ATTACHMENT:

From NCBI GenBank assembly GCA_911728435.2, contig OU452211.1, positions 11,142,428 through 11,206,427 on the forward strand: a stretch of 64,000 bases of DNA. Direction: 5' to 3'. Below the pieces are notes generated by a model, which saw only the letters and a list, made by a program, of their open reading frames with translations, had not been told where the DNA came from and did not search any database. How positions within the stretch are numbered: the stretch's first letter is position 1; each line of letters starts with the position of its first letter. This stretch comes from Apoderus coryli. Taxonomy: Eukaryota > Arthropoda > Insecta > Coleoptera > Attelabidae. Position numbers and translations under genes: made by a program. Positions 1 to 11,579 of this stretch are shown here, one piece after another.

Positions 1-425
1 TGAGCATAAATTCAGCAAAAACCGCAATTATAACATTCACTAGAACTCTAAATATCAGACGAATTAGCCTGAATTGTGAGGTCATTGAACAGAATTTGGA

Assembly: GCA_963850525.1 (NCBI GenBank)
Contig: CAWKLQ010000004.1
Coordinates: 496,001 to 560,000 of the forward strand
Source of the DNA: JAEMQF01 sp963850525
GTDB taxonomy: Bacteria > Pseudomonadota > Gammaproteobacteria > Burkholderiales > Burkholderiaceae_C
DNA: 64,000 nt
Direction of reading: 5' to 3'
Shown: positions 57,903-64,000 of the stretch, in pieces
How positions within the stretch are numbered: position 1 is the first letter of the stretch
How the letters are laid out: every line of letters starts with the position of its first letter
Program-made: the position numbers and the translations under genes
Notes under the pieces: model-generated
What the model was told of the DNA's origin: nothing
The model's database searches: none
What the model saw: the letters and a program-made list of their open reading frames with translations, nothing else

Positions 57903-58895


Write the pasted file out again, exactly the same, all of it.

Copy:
From NCBI GenBank assembly GCA_911728435.2, contig OU452211.1, positions 11,142,428 through 11,206,427 on the forward strand: a stretch of 64,000 bases of DNA. Direction: 5' to 3'. Below the pieces are notes generated by a model, which saw only the letters and a list, made by a program, of their open reading frames with translations, had not been told where the DNA came from and did not search any database. How positions within the stretch are numbered: the stretch's first letter is position 1; each line of letters starts with the position of its first letter. This stretch comes from Apoderus coryli. Taxonomy: Eukaryota > Arthropoda > Insecta > Coleoptera > Attelabidae. Position numbers and translations under genes: made by a program. Positions 1 to 11,579 of this stretch are shown here, one piece after another.

Positions 1-425
1 TGAGCATAAATTCAGCAAAAACCGCAATTATAACATTCACTAGAACTCTAAATATCAGACGAATTAGCCTGAATTGTGAGGTCATTGAACAGAATTTGGA

Assembly: GCA_963850525.1 (NCBI GenBank)
Contig: CAWKLQ010000004.1
Coordinates: 496,001 to 560,000 of the forward strand
Source of the DNA: JAEMQF01 sp963850525
GTDB taxonomy: Bacteria > Pseudomonadota > Gammaproteobacteria > Burkholderiales > Burkholderiaceae_C
DNA: 64,000 nt
Direction of reading: 5' to 3'
Shown: positions 57,903-64,000 of the stretch, in pieces
How positions within the stretch are numbered: position 1 is the first letter of the stretch
How the letters are laid out: every line of letters starts with the position of its first letter
Program-made: the position numbers and the translations under genes
Notes under the pieces: model-generated
What the model was told of the DNA's origin: nothing
The model's database searches: none
What the model saw: the letters and a program-made list of their open reading frames with translations, nothing else

Positions 57903-58895